It speaks to the strength of this year’s best picture race that the gap between Nos. 9 and 8 is such a chasm. And while Greta Gerwig’s wholesale invention of a Mattel Cinematic Universe strikes me as ultimately her third-best solo directing effort (after “Lady Bird” and “Little Women”), the degree to which “Barbie” retains her playful, effervescent comic signature is mightily impressive, especially in the context of a zeitgeist-captivating blockbuster that put the “doll” in “1 billion dollars.” In the eyes of the movie’s naysayers, there’s an insurmountable contradiction at play here: For all the imaginative density of Gerwig’s pretty-in-pink world building, how much artistic worth — or feminist subversion — can there really be in what amounts to a feature-length toy commercial?
Just enough, I’d say, and I would add that I don’t think “Barbie’s” worth is ultimately predicated on its subversiveness. It’s been fascinating to see America Ferrera’s emotionally climactic monologue become something of a nationwide litmus test for feminist literacy, as well as the movie’s most talked-about scene (which surely explains Ferrera’s surprising, if aggressively campaigned-for, supporting actress nomination). But the beauty of this movie isn’t in its sometimes leaden speechifying, and it certainly isn’t in that dreadful Will Ferrell subplot. No, the beauty is there in Margot Robbie’s beamingly earnest (if ultimately un-nominated) lead turn as Barbie, without which Ryan Gosling’s deliriously funny Ken wouldn’t register as such a poignant, self-skewering joke. It’s also there in the giddy comic velocity that has become Gerwig’s authorial signature, something the academy duly acknowledged with an adapted screenplay nomination, though not the directing nod many had expected.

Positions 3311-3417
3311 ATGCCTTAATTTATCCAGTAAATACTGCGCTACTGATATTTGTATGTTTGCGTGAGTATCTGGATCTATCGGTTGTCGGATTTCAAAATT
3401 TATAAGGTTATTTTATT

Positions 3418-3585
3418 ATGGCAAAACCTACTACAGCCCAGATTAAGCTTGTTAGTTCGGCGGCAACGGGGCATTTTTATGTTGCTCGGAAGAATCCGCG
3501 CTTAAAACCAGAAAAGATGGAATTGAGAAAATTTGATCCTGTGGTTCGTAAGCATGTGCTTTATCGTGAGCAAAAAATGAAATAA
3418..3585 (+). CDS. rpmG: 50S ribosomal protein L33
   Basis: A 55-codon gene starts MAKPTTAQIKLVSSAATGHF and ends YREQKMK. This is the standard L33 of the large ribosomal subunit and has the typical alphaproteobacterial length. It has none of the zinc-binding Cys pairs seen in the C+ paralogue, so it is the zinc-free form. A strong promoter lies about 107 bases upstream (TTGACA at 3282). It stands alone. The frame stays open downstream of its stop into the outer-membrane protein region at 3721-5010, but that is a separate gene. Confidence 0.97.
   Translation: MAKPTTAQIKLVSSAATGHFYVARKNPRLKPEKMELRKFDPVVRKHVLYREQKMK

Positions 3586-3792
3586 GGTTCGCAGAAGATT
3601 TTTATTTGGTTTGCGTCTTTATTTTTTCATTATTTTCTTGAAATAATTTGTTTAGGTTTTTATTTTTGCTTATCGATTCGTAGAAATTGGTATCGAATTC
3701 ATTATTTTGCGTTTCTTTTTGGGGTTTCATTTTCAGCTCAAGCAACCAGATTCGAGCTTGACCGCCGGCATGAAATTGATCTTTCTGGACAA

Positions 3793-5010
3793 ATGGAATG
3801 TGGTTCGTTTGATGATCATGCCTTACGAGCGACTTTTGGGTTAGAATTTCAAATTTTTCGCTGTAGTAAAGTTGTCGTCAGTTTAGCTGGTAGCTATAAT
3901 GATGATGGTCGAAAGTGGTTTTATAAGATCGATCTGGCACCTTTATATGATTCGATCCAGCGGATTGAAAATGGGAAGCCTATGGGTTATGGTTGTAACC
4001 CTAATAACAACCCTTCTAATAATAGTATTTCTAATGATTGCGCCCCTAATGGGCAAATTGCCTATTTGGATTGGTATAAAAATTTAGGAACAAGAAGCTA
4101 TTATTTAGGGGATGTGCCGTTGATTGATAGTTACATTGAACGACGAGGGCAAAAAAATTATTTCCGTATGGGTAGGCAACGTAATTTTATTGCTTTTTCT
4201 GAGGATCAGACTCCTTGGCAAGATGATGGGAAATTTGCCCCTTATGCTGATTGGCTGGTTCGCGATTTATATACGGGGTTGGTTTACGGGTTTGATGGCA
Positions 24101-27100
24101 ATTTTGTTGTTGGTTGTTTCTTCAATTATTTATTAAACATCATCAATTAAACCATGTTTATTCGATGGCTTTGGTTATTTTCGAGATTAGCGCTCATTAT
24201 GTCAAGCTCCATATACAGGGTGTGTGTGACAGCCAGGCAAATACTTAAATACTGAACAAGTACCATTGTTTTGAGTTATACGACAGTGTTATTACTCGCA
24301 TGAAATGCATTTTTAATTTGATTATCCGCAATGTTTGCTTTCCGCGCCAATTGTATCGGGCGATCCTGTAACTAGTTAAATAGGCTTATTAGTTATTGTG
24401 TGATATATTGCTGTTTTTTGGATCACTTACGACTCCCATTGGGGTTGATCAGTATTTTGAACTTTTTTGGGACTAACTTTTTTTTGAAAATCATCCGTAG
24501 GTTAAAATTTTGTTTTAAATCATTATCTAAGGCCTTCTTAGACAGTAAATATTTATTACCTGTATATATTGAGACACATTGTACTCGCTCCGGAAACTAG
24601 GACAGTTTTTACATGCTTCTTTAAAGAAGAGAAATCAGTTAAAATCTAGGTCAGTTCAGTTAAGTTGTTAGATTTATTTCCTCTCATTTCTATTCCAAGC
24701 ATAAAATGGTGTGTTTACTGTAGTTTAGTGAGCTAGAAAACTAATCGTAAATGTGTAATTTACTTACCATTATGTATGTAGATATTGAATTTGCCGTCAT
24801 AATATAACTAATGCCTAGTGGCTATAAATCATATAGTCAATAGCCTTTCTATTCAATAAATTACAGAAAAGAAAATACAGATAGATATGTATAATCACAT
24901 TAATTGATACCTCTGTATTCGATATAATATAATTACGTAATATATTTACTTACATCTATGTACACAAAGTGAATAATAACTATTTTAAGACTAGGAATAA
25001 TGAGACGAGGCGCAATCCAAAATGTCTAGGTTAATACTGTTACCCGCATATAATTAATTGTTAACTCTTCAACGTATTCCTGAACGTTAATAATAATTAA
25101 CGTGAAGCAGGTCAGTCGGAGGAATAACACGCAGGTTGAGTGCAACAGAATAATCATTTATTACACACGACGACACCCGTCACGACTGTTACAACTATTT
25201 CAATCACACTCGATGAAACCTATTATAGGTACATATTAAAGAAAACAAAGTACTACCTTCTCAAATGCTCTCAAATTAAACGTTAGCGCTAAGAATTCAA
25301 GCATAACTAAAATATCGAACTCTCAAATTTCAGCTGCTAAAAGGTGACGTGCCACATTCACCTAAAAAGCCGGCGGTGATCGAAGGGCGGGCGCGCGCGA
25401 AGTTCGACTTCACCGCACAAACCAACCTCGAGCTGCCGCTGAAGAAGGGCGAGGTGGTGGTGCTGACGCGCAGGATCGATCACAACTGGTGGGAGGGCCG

7. ‘Killers of the Flower Moon’